Going into the 1990-91 NHL season, just three teams had worse odds to win the Stanley Cup than the Pittsburgh Penguins. Even as late as March, the team was barely above .500 but still won a relatively weak division. This earned them favorable matchups against mediocre Devils and Capitals teams early in the postseason. The Pens knocked off the 44-24-12 Boston Bruins to make it to the Cup Finals. There, they faced a surprising upstart Minnesota North Stars team that went just 27-39-14 in the regular season, and they beat Minnesota 4-2.


Source: ALLSPORT USA / Getty Images

6. 1994-95 Houston Rockets
> Regular season record: 47-35 (0.573 win pct.)
> Regular season scoring: 103.5 points per game scored, 101.4 points per game allowed
> Star player: Hakeem Olajuwon

After winning the NBA title the season before, the Houston Rockets seemed to be running out of gas toward the end of the 1994-1995 season. They ended their season on a three game skid to finish 47-35, earning the sixth seed in the Western Conference. But they proved their championship mettle in the playoffs, beating high-powered teams like the Jazz, Suns, and Spurs on their way to the NBA Finals. There, they met a young, talented Orlando Magic team led by Shaquille O’Neal. But the Magic were no match for the experience of Hakeem Olajuwon, Clyde Drexler, and the rest of the Rockets. Houston won its second straight title in a sweep.

Source: Glenn Cratty / Getty Images

5. 1994-95 New Jersey Devils
> Regular season record: 22-18-8 (0.542 point pct.)
> Regular season scoring: 215 goals scored, 202 goals allowed
> Star player: Martin Brodeur

In the strike-shortened 1994-95 NHL season, teams had just 48 games instead of the standard 82 to hit their stride and get ready for the postseason. The New Jersey Devils limped into the postseason, going 2-4-1 in their final seven games to earn the fifth seed. But their stingy defense kicked into gear just in time. The Devils, led by goalie Martin Brodeur, lost just four games across their four postseason series, including a stunning sweep of the NHL’s top regular season team, the Detroit Red Wings, in the Finals.


Source: Gregory Shamus / Getty Images

4. 2011 New York Giants
> Regular season record: 9-7 (0.563 win pct.)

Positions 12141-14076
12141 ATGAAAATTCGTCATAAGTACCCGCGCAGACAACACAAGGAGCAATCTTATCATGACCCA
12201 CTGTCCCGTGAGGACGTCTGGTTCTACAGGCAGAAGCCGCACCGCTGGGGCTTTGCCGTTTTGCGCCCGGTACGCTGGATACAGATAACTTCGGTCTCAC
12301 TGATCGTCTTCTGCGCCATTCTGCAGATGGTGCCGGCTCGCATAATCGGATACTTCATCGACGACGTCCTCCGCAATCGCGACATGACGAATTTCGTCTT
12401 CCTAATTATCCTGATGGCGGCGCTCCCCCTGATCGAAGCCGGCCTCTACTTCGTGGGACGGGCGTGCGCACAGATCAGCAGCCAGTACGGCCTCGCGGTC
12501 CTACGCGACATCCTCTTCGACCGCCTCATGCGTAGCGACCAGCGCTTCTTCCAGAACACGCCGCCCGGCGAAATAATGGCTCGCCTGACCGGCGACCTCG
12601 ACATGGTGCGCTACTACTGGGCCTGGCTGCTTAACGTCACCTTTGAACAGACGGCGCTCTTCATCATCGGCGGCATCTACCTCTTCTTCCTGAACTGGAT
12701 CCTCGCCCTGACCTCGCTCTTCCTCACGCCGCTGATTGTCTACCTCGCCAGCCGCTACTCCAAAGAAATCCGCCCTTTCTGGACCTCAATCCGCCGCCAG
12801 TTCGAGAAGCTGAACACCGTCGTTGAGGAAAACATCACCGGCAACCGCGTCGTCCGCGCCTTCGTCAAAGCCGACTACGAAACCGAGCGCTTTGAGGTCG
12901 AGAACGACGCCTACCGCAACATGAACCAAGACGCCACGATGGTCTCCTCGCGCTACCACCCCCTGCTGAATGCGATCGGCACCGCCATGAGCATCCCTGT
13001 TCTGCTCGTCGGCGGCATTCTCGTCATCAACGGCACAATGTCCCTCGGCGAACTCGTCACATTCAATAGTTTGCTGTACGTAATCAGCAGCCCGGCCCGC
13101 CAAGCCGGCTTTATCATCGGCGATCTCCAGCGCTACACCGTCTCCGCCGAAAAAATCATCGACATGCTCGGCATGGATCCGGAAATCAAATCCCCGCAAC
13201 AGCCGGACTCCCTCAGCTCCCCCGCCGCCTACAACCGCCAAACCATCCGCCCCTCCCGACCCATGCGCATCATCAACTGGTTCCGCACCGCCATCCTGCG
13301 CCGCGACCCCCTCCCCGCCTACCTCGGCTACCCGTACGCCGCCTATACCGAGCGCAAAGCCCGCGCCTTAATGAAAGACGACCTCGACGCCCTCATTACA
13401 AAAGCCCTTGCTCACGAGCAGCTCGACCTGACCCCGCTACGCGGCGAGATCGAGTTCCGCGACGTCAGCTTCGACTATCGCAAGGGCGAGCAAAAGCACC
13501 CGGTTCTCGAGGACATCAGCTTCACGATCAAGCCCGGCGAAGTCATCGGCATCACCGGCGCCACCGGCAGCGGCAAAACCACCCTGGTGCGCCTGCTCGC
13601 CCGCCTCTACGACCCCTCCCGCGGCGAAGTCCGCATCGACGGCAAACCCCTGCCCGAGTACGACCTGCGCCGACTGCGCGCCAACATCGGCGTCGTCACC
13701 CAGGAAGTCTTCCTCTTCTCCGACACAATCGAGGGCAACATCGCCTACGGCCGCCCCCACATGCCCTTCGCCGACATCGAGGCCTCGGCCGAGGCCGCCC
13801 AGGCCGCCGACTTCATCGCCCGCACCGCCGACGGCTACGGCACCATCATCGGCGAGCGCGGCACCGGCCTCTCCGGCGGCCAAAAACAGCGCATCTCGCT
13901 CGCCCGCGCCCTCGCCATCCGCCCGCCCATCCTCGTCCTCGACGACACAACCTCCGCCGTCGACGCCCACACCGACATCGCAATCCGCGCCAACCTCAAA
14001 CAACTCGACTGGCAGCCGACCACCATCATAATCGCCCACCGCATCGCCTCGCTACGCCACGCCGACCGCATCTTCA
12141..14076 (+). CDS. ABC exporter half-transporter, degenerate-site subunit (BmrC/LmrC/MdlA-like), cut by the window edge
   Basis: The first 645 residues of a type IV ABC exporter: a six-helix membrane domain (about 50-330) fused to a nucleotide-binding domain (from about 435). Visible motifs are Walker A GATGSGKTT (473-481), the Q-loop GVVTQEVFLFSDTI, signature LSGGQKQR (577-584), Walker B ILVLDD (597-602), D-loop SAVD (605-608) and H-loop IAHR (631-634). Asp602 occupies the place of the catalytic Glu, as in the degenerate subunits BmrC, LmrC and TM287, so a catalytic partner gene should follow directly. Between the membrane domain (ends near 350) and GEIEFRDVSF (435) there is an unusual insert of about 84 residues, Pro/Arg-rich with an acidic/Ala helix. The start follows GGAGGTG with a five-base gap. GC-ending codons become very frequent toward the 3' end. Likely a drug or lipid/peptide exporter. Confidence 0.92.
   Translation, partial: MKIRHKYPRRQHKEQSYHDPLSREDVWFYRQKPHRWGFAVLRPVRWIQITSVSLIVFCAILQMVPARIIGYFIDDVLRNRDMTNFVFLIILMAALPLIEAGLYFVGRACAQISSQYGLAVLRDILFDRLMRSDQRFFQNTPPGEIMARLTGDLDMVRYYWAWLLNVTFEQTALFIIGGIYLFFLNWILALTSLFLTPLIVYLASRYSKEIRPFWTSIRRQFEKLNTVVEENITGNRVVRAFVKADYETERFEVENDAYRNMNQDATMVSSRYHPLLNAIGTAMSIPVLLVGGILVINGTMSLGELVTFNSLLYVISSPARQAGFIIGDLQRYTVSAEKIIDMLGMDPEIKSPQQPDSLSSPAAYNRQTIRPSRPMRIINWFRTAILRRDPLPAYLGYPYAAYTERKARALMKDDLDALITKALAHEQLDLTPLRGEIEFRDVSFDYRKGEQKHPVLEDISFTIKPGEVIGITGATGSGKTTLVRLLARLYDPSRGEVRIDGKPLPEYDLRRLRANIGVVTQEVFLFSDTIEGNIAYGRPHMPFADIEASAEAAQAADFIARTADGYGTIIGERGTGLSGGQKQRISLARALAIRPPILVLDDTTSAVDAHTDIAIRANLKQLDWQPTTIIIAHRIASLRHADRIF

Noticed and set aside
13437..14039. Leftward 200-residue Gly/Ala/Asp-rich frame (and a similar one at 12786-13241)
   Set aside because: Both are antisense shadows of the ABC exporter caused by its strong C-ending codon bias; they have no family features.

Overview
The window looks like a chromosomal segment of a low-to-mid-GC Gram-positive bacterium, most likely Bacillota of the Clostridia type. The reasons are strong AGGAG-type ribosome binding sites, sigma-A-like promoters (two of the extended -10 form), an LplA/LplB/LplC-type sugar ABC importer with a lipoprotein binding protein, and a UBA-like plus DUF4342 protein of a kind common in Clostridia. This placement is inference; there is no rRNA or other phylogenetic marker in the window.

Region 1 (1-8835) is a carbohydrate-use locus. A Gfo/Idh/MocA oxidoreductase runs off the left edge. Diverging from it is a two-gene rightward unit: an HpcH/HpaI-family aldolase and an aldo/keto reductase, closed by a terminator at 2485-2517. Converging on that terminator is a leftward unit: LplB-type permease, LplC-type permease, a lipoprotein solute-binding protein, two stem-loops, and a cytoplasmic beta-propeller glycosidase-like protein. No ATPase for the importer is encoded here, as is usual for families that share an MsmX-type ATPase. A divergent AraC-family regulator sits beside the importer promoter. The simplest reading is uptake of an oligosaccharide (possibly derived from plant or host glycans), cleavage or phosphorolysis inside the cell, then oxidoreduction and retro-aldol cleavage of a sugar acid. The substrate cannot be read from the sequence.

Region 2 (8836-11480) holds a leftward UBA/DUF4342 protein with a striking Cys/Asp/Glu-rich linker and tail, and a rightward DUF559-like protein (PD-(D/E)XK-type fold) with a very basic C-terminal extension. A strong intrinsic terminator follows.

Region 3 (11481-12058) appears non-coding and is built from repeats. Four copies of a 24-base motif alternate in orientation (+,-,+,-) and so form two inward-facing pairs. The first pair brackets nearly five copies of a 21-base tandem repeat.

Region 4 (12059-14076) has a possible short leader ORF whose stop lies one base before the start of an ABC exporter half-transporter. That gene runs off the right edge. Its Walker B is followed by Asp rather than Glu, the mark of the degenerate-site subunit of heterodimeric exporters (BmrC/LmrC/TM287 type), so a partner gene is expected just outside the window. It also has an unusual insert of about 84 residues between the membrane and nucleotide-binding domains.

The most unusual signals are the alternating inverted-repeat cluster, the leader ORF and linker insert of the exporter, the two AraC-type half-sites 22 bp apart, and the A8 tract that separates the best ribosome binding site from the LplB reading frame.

> Regular season scoring: 394 points scored, 400 points allowed
> Star player: Eli Manning

After the 2011 season, few expected the New York Giants to become champions. The G-Men capitalized on a weak NFC East, making the playoffs with a 9-7 record. Because of a few blowout losses, the Giants actually gave up more points than they scored that regular season — a rarity for playoff teams. But just like in 2007, the Giants got hot at the right time, knocking off the Atlanta Falcons, Green Bay Packers, San Francisco 49ers, and eventually the New England Patriots to claim the Super Bowl title.

Source: Elsa / Getty Images

3. 2006 St. Louis Cardinals
> Regular season record: 83-78 (0.516 win pct.)
> Regular season scoring: 781 runs scored, 762 runs allowed
> Star player: Albert Pujols

No team in baseball history has won the World Series with a worse record than the 2006 St. Louis Cardinals. The team stumbled to the finish line, ending the season with a 3-8 record in their last 11 games, but held onto the NL Central. St. Louis seemingly turned into a different team once the playoffs started, knocking off the Padres, Mets, and Tigers to win the World Series.

Source: MLB Photos / Getty Images

2. 1987 Minnesota Twins
> Regular season record: 85-77 (0.525 win pct.)
> Regular season scoring: 786 runs scored, 806 runs allowed
> Star player: Frank Viola

The Minnesota Twins are the only team in MLB history to win the World Series after giving up more runs than they scored throughout the regular season — scoring 786 runs, while giving up 806. The Twins, however, profited from playing in the weak AL West. Minnesota won the division with just 85 wins — a lower total than four of the seven teams in the AL East. The Twins stunned the Detroit Tigers in the ALCS, then survived a 3-2 World Series deficit to the St. Louis Cardinals to win the championship.


Source: George Gojkovich / The Sporting News Archives / Wikimedia Commons

1. 1977-78 Washington Bullets
> Regular season record: 44-38 (0.537 win pct.)
> Regular season scoring: 110.3 points per game scored, 109.4 points per game allowed
> Star player: Elvin Hayes

At just six games over .500, the Washington Bullets are the team with the worst record — by a wide margin — to win the NBA title. Their 0.537 win percentage was tied for just the seventh best in the NBA that season. But the Bullets, now the Wizards, relied on Hall of Famers like Wes Unseld and Elvin Hayes to power them to the NBA Championship — the only one in franchise history.